Money Doesn’t Grow on Trees, but it does in Mushroom Bags!

The winter chill in Kapilvastu brings out a smile on Shanti Chaudary’s face. The cooler months from September to March in the Terai are the best time for cultivating mushrooms – Shanti’s specialty – without air-conditioning. Mushroom farming is a women-led activity in Shanti’s village Bunchi. These Tharu women are highly regarded in the community for providing to their families, especially their children education. As income earners, they are also more economically independent, a major achievement in Nepal.

Shanti and her neighbors grow Oyster mushrooms because of their market demand. On average, Shanti produces about 15-20 kg of mushrooms a day and sell them at Rs120 to wholesalers and Rs170 to retailers. She sells either to buyers who come to her house or in bulk orders in the market. To make up for the low price, she also delivers mushrooms by bicycle and sell them door-to-door on a daily basis. “I can make an additional Rs50 per kg with this extra work.” 

Naturally savvy, Shanti and the other mushroom farmers in her village are mostly self-taught. While admirable, the lack of any training in mushroom farming per se have limited their earnings and opportunities.  To address this gap, the World Bank’s Program for the Buddhist circuit Development in South Asia is providing Shanti and her neighbors with business development support for them to come together as a group and improve their farming and market capabilities.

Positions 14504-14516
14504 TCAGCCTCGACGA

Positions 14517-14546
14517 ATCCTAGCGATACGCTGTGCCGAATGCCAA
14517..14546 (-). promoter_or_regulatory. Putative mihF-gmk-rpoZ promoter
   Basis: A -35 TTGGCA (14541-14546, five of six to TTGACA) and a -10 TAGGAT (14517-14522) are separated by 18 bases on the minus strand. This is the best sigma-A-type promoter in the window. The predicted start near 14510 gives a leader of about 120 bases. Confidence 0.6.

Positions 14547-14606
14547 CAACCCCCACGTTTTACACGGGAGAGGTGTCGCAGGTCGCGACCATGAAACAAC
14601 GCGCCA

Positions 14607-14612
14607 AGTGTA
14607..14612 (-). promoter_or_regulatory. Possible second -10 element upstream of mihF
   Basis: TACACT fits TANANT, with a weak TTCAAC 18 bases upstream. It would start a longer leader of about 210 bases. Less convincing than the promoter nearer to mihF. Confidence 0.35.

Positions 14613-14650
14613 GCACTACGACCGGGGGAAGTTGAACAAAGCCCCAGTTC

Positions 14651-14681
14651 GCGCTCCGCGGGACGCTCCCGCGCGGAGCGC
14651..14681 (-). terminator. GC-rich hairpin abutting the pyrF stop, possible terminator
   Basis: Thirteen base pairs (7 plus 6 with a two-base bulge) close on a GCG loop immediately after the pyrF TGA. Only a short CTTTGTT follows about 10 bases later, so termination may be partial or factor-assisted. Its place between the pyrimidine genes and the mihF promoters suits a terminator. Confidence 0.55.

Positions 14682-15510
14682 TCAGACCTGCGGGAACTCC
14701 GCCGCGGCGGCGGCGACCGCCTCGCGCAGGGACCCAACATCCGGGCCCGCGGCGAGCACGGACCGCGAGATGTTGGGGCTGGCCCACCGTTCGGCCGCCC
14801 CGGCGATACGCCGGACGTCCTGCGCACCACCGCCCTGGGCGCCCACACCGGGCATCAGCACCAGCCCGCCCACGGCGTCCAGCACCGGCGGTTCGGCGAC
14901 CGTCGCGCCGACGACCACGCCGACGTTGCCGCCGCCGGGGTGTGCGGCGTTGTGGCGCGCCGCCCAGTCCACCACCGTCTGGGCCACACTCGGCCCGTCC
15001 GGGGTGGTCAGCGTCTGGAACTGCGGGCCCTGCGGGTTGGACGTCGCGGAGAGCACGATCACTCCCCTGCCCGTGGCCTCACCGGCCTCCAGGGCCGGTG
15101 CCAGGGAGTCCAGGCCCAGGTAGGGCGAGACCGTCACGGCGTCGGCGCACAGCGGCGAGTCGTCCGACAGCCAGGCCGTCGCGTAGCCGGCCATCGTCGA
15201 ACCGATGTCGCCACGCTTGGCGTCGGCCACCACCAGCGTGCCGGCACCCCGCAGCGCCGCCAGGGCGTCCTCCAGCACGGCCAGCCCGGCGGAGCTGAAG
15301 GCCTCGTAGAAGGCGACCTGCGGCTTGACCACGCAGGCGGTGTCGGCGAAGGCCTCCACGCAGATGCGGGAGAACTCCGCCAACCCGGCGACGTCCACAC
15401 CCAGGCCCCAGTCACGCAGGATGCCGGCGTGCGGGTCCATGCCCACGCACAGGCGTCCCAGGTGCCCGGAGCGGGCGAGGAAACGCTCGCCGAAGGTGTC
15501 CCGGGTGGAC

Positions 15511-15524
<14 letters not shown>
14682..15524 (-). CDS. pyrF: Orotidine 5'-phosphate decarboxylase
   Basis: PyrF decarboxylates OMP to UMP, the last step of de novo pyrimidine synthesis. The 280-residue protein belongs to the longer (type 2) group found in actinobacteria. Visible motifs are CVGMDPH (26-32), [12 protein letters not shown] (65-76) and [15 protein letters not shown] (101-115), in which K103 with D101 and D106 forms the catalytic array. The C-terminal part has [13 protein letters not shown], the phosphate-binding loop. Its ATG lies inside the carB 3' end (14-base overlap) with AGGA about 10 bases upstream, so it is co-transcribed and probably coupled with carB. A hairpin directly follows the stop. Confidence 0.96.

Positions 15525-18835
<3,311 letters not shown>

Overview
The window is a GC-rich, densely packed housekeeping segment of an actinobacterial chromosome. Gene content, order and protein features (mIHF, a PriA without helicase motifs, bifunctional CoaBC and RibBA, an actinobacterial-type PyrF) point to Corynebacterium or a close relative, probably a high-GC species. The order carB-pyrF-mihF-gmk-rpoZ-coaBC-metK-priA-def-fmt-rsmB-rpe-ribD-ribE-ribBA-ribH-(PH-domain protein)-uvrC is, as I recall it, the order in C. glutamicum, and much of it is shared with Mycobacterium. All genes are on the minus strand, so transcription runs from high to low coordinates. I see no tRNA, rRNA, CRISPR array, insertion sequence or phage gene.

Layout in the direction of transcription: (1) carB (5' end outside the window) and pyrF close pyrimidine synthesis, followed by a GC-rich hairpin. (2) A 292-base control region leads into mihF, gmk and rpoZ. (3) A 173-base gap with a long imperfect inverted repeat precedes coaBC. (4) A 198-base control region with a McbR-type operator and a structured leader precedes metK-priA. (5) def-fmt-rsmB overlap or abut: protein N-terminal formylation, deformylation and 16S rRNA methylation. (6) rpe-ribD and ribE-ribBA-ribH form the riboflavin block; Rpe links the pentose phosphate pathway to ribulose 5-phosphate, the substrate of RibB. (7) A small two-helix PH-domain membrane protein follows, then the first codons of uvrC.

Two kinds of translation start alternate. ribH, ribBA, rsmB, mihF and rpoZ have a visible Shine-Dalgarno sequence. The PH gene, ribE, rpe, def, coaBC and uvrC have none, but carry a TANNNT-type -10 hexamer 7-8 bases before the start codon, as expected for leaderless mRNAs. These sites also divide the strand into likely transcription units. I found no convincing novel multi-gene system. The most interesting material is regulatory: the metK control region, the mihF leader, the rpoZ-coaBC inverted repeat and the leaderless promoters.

With the support of a mushroom trainer from SeedLand Nepal, the Tharu entrepreneurs are having access to price negotiation role play sessions in addition to specific techniques to improve their production. For the entrepreneurs, growing mushrooms means a sustainable income. With smiles on their face, they say: “We no longer rely only on our fields and trees for income; now we also grow it in mushroom bags!”